WikiLeaks and the Age of Transparency

Micah L. Sifry

Preface by Andrew Rasiej

"The effects of the ongoing WikiLeaks are cumulative––sort of like mercury poisoning––and reveal much about how dreadful many of our policies, especially regarding the war in Afghanistan, have been. With insight and clarity, Micah Sifry explores the red-hot spot where politics and the Internet intersect. An indispensable resource for the future fight over secrecy and openness." —Arianna Huffington

“No one better grasps the interplay between innovative media technology and politics than Micah Sifry.” —Kevin Phillips, author, Bad Money: Reckless Finance, Failed Politics, and the Global Crisis of American Capitalism

"A leading participant in and observer of how the Internet is changing politics and society, Micah Sifry has given us a riveting, from-the-trenches report on how the clash between power, truth, access, transparency and small-d democracy is unfolding in our newly hyper-networked world. Inspired by Wikileaks and the urgent debates that have been ignited by that phenomenon and its founder, Sifry explores the rise of the transparency movement in the US and around the world. This is a fascinating, trenchant and personal guide for smart, engaged people who seek to understand the new realities of this age of transparency." —Katrina vanden Heuvel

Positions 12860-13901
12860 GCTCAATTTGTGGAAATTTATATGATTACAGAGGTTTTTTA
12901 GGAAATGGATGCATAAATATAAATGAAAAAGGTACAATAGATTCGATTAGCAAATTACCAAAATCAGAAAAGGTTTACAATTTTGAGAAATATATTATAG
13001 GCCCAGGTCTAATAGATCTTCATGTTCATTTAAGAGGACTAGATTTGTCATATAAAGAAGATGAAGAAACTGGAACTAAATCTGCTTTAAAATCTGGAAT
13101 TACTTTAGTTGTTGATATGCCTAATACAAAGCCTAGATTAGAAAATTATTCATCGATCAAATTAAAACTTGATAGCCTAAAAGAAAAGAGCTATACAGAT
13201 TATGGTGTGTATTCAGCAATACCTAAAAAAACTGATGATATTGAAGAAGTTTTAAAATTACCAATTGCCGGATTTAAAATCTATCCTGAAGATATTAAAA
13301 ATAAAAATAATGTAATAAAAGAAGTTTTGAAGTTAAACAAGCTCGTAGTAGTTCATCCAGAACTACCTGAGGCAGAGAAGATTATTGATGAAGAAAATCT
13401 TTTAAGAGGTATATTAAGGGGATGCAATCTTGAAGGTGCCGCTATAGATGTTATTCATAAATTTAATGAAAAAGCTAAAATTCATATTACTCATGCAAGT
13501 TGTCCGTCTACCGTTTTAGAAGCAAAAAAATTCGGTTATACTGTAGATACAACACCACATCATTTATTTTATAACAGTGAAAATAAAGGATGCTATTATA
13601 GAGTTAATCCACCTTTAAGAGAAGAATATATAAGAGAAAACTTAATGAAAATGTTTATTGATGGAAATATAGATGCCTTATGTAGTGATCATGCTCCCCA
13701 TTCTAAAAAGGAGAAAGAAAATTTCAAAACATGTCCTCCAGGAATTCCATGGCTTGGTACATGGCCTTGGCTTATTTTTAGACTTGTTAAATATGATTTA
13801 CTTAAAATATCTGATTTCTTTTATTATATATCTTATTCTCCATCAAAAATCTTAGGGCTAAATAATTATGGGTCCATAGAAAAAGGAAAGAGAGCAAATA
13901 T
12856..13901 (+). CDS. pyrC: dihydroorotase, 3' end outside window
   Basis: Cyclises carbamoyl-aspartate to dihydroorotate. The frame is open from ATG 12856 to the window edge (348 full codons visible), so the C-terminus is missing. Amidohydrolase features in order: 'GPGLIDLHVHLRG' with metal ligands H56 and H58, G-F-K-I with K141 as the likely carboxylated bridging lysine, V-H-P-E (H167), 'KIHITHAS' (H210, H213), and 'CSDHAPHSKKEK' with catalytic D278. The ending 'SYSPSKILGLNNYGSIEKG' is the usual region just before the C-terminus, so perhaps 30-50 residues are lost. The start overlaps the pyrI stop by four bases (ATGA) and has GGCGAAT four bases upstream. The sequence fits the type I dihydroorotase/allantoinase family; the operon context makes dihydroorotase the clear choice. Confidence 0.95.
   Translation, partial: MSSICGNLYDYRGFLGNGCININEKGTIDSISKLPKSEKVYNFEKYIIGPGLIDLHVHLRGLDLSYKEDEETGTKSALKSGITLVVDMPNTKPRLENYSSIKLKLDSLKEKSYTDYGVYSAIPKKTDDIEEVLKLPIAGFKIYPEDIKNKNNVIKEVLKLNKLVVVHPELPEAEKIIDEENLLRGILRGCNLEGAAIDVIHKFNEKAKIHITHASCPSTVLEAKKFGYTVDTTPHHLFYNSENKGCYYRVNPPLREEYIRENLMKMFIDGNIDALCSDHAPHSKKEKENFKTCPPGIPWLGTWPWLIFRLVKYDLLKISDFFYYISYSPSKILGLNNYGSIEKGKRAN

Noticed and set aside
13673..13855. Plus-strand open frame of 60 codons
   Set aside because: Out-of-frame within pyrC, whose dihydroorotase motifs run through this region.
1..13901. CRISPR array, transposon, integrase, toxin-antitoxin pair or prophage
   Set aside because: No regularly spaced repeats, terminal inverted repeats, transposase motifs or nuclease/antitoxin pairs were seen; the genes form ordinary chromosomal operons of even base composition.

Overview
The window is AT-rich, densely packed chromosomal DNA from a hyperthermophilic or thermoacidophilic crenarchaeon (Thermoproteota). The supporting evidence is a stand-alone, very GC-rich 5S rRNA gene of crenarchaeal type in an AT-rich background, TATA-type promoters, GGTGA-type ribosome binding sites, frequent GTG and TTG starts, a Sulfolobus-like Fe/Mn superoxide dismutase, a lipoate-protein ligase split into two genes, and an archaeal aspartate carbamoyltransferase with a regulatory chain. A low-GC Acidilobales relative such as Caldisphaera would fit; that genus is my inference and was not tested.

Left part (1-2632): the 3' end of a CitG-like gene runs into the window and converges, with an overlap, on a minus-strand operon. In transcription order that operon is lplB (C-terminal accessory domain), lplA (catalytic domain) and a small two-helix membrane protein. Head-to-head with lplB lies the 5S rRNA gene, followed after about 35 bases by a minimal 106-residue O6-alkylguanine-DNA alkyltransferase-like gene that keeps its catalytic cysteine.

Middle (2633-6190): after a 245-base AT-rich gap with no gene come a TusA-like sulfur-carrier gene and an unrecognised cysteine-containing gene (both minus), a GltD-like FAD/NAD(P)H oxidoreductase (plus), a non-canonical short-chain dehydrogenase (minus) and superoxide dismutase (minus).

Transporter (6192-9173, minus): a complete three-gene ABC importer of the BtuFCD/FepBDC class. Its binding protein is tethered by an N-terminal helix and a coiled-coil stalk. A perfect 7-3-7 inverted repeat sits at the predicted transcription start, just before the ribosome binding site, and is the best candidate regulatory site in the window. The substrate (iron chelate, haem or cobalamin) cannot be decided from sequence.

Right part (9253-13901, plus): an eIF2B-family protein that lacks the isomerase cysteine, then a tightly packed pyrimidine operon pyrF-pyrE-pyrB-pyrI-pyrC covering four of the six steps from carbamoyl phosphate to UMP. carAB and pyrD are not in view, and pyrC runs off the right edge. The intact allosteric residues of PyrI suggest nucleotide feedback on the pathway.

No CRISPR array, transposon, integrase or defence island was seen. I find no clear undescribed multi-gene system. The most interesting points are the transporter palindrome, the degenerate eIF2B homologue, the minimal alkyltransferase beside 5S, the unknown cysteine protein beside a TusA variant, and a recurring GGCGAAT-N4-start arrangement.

"Micah Sifry doesn't just know WikiLeaks. He sees how it relates to everything from Obama's victory to the Tea Party's appearance to electoral politics in Croatia, and he uses his incredible breadth of experience to show us how Wikileaks is part of a large, long-term trend in favor of the spread and visibility of information about our world, including information people often don't want shared." —Clay Shirky

"Just one piece of a much larger story of how the people and the powerful relate to each other: That's how Micah Sifry sees Wikileaks. By studying so carefully how technology is changing politics, he's been preparing for years to write this book. We should be grateful that he actually did." —Jay Rosen, Professor of journalism, New York University; author of

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About the Book

The United States government is diligent—some might say to the point of obsession—in defending its borders against invaders, be they terrorists, natural disasters, or illegal immigrants. Now we are told a small, international band of renegades armed with nothing more than laptops presents the greatest threat to the U.S. regime since the close of the Cold War. WikiLeaks’ release of a massive trove of secret official documents has riled politicians from across the spectrum. The WikiLeaks organizers themselves “are going to have blood on their hands” (U.S. Sen. Joe Lieberman), it is the “9/11 of world diplomacy” (Italian Foreign Minister Franco Frattini), they present “a clear and present danger to the national security of the United States” (U.S. Congressman Peter King). Even noted free-speech advocate Floyd Abrams says that WikiLeaks founder Julian Assange “may yet have much to answer for” and blames him for the certain defeat of federal shield-law legislation protecting journalists. Hyperbole, hysteria? Certainly. We heard much the same in 1971, when Daniel Ellsberg released the Pentagon Papers to the New York Times (ironically, Abrams was the Times’ lawyer in that case).